When the Casa México event kicks off Friday, it will be the first time the United States’ southern neighbor will have an official production of this size at the 30-year-old South by Southwest festival.
But with the institutional backing of Mexico’s government, a Mexican bastion of higher education and both established and up-and-coming business entities, the first Casa México hopes to make a splash.
“The principal mission is to display that Mexico is a global leader in entrepreneurship and culture,” said Carlos González Gutiérrez, consul general of Mexico in Austin and one of the lead people behind the event.
To that end, the event’s panels will include an array of top-level diplomats, Mexican business leaders and popular music acts. But the main goal is to show the world a side of Mexico that often gets lost in conversations about drug wars, a stymied economy and accusations of corruption.
“We want Casa México to help open the eyes of not only Texans, but of the thousands of people that come to the festival from around the world,” González Gutiérrez said. “We want them to see Mexico as what it is: a powerhouse in the creation and development of technology.”
In an attempt to highlight the opportunities for investment in those fields in Mexico, many of the event’s panels will feature speakers from Mexican startups such as Kiwilimon, a Mexican recipe website that has had success in an untapped Spanish-speaking food market.
The website’s Spanish-language cooking videos and cultural awareness — it currently highlights meatless dishes for Lent for its audience in a majority Catholic country — have earned it half a million registered users, a reach of 72 million on Facebook and 300,000 downloads for its smartphone application.
“The reason we got involved in South by Southwest is that we are at a point where we want to take Kiwilimon to international expansion,” said Lorenza Avila, the site’s co-founder, who will speak at a panel on the growth of women in the business sector. “We want to talk to funds or other people with deep pockets, but also connect with other up-and-coming digital companies.”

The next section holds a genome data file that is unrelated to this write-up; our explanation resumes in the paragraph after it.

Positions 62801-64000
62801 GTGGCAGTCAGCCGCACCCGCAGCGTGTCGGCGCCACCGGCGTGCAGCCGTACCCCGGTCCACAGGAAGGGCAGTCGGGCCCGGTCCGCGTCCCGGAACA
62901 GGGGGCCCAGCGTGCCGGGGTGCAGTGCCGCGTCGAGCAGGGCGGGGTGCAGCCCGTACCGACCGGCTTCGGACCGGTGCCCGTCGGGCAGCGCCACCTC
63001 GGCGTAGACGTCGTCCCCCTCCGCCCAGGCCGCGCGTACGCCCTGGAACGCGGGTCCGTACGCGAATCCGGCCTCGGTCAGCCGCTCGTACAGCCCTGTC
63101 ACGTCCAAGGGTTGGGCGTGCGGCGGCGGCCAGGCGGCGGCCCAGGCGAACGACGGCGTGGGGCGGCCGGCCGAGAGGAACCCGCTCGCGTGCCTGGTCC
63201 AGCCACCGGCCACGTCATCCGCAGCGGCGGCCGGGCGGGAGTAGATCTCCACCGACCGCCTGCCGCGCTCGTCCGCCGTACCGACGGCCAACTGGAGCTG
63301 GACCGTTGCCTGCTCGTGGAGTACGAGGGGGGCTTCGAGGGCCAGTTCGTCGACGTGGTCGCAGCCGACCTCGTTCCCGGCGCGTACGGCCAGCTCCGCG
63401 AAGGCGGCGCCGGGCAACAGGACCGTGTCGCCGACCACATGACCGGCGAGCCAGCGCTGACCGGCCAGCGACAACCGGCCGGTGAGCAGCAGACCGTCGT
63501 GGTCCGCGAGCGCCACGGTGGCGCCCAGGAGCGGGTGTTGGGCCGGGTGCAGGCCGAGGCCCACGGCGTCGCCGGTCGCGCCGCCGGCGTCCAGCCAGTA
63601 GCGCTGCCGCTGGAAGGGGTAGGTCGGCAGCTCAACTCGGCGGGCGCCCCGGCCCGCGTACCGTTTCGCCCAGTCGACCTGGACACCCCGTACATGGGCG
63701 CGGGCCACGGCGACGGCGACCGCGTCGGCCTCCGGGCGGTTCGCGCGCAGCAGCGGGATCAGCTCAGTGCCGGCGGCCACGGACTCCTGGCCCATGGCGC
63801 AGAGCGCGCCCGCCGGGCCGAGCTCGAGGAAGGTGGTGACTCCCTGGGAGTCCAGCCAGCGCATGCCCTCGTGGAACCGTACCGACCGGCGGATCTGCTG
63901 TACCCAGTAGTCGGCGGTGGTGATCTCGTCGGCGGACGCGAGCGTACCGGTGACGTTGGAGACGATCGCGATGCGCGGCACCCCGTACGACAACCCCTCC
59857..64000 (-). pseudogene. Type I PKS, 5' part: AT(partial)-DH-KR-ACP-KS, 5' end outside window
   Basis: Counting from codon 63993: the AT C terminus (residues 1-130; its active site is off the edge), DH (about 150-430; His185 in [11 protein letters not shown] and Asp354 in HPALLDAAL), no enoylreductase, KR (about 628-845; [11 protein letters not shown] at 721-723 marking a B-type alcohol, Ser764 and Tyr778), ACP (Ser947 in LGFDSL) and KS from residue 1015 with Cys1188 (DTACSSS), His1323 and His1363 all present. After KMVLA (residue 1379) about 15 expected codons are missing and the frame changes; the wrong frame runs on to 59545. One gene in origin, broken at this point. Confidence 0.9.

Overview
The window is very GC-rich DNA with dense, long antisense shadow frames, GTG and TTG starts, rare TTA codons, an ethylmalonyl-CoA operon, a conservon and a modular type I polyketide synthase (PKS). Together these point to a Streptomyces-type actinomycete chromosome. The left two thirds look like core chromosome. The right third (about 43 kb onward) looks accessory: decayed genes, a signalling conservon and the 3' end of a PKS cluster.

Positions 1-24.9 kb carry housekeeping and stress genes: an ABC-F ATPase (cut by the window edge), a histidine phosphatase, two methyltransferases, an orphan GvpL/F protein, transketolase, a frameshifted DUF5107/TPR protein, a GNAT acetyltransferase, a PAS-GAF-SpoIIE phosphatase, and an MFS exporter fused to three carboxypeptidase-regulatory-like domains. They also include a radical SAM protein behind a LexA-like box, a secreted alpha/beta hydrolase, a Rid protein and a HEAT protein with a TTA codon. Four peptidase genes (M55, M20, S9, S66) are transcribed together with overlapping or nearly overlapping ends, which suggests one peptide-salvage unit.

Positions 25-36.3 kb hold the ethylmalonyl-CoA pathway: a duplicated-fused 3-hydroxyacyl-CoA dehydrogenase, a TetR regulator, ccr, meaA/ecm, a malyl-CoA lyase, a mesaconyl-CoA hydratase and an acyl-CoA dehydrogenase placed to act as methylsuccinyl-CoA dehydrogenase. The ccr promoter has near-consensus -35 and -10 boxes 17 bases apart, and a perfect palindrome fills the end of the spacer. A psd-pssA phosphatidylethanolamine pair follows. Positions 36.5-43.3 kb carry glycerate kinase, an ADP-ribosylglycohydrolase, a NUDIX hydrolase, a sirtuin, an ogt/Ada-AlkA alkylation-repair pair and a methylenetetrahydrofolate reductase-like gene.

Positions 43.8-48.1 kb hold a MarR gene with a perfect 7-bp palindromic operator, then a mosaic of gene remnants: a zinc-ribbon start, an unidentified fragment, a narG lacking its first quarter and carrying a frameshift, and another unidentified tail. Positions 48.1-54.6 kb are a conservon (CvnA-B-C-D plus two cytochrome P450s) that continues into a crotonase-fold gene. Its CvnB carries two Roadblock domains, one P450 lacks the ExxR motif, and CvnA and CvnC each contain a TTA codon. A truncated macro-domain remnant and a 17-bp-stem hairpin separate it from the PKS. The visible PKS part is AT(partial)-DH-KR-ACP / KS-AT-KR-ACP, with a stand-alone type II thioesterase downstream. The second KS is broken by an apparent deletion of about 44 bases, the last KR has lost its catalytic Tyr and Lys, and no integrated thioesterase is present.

The inaugural Casa México has deep support from the country’s private and public sectors. Multiple entities of the Mexican government are involved, including the Ministry of Culture, the Ministry of Foreign Relations and the National Institute for Entrepreneurship. The private sector also came out in force. All in all, a public-private partnership is contributing $300,000 to put on the event.
Higher education also joined the fray. The Instituto Tecnológico y de Estudios Superiores de Monterrey, one of Mexico’s most prestigious universities and one of the few Mexican institutions that had participated in the festival before, helped shape the event.
The university will bring a cohort of 35 businesses — in fields ranging from wearable technology to education — that are looking for growth and networking opportunities, said Daniel Moska, the school’s director of the institute of entrepreneurship. The hope, he said, is that the experiences those businesses acquire will help grow the “entrepreneurial ecosystem” in Mexico.
“We know the importance of South by Southwest Interactive,” Moska said. “It’s like when we send our soccer players abroad to play internationally. They come back with a whole other level of play.”
The event will run from Friday through Monday at the Emma Barrientos Mexican American Cultural Center. The backers hope it will open the door to future collaborations and become an annual SXSW staple.
“We want to use this event to not just show our Texan neighbors, but to take advantage (of the fact) that South by Southwest is a window to the world, and show everyone that Mexico is emerging and innovative in the area of new technologies,” González Gutiérrez said. “And we want to do it in such a way that people get used to us coming back year after year.”